Word Sorts

Date:

Word Sort

-iest
-er
-ier
-est


happiest
stronger
prettier
hottest


dirtiest
hotter
dirtier
strongest


craziest
cooler
easier
calmest


prettiest
weaker
happier
closest


easiest
calmer
crazier
bravest



braver

weakest



closer

coolest















Explanation of Sort:
I learned this week that when you compare 2 things is called comparitive. Also when something ends in y you change it to -ier. Also when it ends in anything else it ends in er. Next when you compare more than 2 things it is call superlitive. Finally a suffix is when you add something to the end of a word to change the meaning. That is what I learned this week.


Speed Sort


Time #1: 0:38
Time #2: 0:28
Time #3: 0: 30


Origin/Parts of Speech


Word
Origin
Part of Speech

easiest
50–1200; MiddleEnglishaisie,esy < Anglo-French ( a) eisie,OldFrenchaisié,aised, pastparticipleofaisier toease
adjective

strongest
before900; (adj.)MiddleEnglishstrang,strong,OldEnglish; cognatewithMiddleDutchstranc,OldNorsestrangr; (adv.)MiddleEnglishstrange,stronge,OldEnglish; cognatewithOldHighGermanstrango; akintostring
adjective

prettier
before1000;MiddleEnglishprati( e), pratte,prettie cunning,gallant,fine,handsome,pretty;OldEnglishprættig,prettī cunning,derivativeofprǣtt atrick,wile(cognatewithDutchpart,pret trick,prank,OldNorseprettr trick,prettugr tricky)
adjective

bravest
1475–85; < MiddleFrench < Spanishbravo (> Italian) < VulgarLatin*brabus forLatinbarbarusbarbarous
adjective

weakest
1250–1300;MiddleEnglishweik < OldNorseveikr; cognatewithOldEnglishwāc,Dutchweek,Germanweich; akintoOldEnglishwīcan toyield,giveway,OldNorsevīkja tomove,turn,drawback,Germanweichen toyield
adjective

stronger
1250–1300;MiddleEnglishweik < OldNorseveikr; cognatewithOldEnglishwāc,Dutchweek,Germanweich; akintoOldEnglishwīcan toyield,giveway,OldNorsevīkja tomove,turn,drawback,Germanweichen toyield
adjective

hottest
before1000;1920–25fordef23;MiddleEnglishho( o) t,OldEnglishhāt; cognatewithDutchheet,OldNorseheitr,Swedishhet,Danishhed,Germanheiss
adjective

dirtier
1520–30;dirt + -y1
adjective

weaker
1250–1300;MiddleEnglishweik < OldNorseveikr; cognatewithOldEnglishwāc,Dutchweek,Germanweich; akintoOldEnglishwīcan toyield,giveway,OldNorsevīkja tomove,turn,drawback,Germanweichen toyield
adjective

dirtiest
1520–30;dirt + -y1
adjective

calmest
1350–1400; (noun,adj.)MiddleEnglishcalm( e) < Italiancalma (noun),calmo (adj.) < LateLatincauma summerheat(withl perhapsfromLatincalēre tobehot) < Greekkaûma (stemkaumat-) burningheat;akintokaíein toburn(seecaustic); (v.)MiddleEnglishcalmen < Italiancalmare, derivativeofthenoun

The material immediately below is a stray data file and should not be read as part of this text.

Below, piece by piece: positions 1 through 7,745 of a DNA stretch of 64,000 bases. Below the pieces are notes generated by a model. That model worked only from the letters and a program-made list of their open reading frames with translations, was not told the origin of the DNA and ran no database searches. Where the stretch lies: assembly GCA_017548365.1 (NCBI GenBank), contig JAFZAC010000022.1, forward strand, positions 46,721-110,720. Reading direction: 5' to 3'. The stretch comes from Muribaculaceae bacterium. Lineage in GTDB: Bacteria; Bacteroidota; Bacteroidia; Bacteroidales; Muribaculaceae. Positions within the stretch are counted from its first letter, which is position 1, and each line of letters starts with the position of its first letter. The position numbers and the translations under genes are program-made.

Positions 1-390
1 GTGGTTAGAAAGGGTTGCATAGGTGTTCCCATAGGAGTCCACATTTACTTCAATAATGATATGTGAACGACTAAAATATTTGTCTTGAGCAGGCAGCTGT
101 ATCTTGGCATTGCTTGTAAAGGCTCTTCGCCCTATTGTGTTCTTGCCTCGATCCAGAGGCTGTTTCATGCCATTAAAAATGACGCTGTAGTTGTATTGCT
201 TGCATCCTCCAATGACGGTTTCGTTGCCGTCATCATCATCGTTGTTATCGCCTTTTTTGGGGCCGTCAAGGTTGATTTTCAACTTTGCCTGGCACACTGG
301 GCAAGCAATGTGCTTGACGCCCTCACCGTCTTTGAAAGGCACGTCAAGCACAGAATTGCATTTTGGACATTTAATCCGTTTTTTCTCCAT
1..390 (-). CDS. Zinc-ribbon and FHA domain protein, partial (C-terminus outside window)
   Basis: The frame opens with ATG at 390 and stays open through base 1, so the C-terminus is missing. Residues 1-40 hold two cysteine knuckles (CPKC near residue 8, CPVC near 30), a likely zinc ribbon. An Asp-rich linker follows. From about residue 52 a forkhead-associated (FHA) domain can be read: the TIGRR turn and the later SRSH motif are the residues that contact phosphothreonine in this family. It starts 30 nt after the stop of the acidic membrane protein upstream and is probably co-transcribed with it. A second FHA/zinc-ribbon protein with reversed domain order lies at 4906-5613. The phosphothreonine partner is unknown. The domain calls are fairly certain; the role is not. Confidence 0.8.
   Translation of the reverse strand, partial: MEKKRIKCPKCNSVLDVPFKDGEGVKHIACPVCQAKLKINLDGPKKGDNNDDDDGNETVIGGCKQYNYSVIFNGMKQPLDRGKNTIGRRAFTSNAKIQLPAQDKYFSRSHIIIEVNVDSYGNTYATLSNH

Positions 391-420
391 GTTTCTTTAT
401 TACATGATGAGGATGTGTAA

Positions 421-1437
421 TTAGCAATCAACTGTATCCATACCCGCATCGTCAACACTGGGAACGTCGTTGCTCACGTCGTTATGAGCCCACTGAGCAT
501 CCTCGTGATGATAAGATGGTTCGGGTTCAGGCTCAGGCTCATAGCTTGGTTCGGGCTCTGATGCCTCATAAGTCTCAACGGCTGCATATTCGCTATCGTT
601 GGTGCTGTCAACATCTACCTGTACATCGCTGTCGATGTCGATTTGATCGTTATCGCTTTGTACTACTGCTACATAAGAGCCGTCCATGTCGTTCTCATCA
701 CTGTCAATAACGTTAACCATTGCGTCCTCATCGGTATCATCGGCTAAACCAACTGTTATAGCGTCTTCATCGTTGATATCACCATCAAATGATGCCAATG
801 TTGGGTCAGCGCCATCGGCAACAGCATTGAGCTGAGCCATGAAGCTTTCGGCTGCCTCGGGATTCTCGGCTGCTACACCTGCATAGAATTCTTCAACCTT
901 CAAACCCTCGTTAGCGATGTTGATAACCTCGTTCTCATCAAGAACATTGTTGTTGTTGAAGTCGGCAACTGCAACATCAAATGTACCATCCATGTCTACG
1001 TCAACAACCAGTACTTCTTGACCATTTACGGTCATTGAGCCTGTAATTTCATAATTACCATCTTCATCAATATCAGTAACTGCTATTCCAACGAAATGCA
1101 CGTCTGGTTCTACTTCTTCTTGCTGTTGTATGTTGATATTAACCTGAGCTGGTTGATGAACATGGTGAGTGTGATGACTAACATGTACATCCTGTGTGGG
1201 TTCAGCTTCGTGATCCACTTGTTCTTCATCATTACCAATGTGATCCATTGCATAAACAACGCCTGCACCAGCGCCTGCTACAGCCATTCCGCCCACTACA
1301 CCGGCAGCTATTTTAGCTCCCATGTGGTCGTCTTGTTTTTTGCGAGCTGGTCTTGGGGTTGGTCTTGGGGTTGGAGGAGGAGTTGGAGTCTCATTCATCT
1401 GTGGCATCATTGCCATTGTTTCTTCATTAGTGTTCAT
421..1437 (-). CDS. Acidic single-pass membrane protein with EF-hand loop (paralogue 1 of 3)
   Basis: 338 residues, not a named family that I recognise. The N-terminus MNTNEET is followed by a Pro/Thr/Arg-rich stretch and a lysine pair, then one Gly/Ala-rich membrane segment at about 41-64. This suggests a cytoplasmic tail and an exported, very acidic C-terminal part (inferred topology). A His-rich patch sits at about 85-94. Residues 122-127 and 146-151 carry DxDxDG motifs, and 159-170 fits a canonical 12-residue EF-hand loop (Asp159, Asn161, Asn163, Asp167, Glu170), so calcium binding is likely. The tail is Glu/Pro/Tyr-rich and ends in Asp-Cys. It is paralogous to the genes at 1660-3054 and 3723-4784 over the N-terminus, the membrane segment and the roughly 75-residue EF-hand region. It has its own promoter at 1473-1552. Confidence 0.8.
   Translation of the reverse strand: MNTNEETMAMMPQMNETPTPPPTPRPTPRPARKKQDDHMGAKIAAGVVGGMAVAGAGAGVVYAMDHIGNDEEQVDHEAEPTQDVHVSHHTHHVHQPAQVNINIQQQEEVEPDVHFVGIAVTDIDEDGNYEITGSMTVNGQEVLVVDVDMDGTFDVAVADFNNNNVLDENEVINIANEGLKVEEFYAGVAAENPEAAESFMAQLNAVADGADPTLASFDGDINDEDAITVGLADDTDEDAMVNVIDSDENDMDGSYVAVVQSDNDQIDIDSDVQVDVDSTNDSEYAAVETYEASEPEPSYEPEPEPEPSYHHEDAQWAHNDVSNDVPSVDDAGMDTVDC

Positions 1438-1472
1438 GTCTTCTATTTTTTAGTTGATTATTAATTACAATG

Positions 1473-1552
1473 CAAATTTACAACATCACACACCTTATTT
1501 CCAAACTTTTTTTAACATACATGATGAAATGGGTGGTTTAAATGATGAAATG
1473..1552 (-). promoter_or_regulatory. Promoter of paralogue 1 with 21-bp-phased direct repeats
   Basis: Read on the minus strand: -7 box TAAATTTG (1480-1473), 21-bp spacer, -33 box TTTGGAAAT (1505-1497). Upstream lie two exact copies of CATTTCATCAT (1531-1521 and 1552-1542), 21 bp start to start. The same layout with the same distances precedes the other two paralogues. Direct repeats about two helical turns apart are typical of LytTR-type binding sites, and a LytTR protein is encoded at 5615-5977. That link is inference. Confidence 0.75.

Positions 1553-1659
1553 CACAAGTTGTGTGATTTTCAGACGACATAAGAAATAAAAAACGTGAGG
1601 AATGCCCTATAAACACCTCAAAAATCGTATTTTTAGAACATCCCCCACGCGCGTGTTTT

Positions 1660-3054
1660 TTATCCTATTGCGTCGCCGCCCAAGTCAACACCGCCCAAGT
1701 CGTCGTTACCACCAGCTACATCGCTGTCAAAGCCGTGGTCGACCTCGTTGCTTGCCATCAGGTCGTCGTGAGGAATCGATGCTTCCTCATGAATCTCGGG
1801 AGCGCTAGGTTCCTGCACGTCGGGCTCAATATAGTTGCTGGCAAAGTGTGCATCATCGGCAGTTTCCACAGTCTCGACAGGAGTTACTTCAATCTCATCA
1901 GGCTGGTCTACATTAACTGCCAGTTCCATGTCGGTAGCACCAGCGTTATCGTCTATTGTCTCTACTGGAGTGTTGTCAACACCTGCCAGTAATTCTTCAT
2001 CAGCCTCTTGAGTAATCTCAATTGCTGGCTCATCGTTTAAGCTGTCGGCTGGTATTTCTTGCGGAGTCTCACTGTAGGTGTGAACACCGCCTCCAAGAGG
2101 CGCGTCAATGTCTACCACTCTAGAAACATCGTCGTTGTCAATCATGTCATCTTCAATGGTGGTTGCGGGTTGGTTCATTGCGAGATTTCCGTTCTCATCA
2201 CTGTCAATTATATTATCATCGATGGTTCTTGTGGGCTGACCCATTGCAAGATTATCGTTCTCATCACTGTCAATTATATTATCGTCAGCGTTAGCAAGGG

adjective

easier
1150–1200;MiddleEnglishaisie,esy < Anglo-French ( a) eisie,OldFrenchaisié,aised, pastparticipleofaisier toease
adjective

prettiest
before1000;MiddleEnglishprati( e), pratte,prettie cunning,gallant,fine,handsome,pretty;OldEnglishprættig,prettī cunning,derivativeofprǣtt atrick,wile(cognatewithDutchpart,pret trick,prank,OldNorseprettr trick,prettugr tricky)
adjective

closest
before1050; (noun,adj.)MiddleEnglishclos < Anglo-French,OldFrench < Latinclausus, pastparticipleofclaudere toclose(cf.clause); (v.)MiddleEnglishclosen, verbalderivativeoftheadj.(compareOldEnglishclȳsan,beclȳsan toshutin,enclose,verbalderivativeofclūse bar,enclosure < MedievalLatinclūsa, forLatinclausa, feminineofclausus); nounandadj.senseswithvoicedpronunciationofs arepresumablymoderndeverbalderivatives
adjective

coolest
before1000;MiddleEnglishcole,OldEnglishcōl; cognatewithMiddleLowGermankōl,OldHighGermankuoli ( Germankuhl). Seecold, chill
adjective

crazier
1570–80;craze + -y1
adjective

hotter
before1000;1920–25fordef23;MiddleEnglishho( o) t,OldEnglishhāt; cognatewithDutchheet,OldNorseheitr,Swedishhet,Danishhed,Germanheiss
adjective

craziest
1570–80;craze + -y1
adjective

closer
before1050; (noun,adj.)MiddleEnglishclos < Anglo-French,OldFrench < Latinclausus, pastparticipleofclaudere toclose(cf.clause); (v.)MiddleEnglishclosen, verbalderivativeoftheadj.(compareOldEnglishclȳsan,beclȳsan toshutin,enclose,verbalderivativeofclūse bar,enclosure < MedievalLatinclūsa, forLatinclausa, feminineofclausus); nounandadj.senseswithvoicedpronunciationofs arepresumablymoderndeverbalderivatives
adjective

happiest
1300–50;MiddleEnglish; seehap1, -y1
adjective

calmer
1350–1400; (noun,adj.)MiddleEnglishcalm( e) < Italiancalma (noun),calmo (adj.) < LateLatincauma summerheat(withl perhapsfromLatincalēre tobehot) < Greekkaûma (stemkaumat-) burningheat;akintokaíein toburn(seecaustic); (v.)MiddleEnglishcalmen < Italiancalmare, derivativeofthenoun
adjective

happier
1300–50;MiddleEnglish; seehap1, -y1
adjective

cooler
before1000;MiddleEnglishcole,OldEnglishcōl; cognatewithMiddleLowGermankōl,OldHighGermankuoli ( Germankuhl). Seecold, chill
adjective

braver
1475–85; < MiddleFrench < Spanishbravo (> Italian) < VulgarLatin*brabus forLatinbarbarusbarbarous
adjective


Partner Sort:

Partner: Eve Wasvary

-er
-ier
-iest
-est
weaker
dirtier
craziest
calmest
calmer
easier
dirtiest
strongest
closer
prettier
prettiest
bravest
stronger
crazier
happiest
hottest
hotter
happier
easiest
weakest
braver


coolest
cooler


closest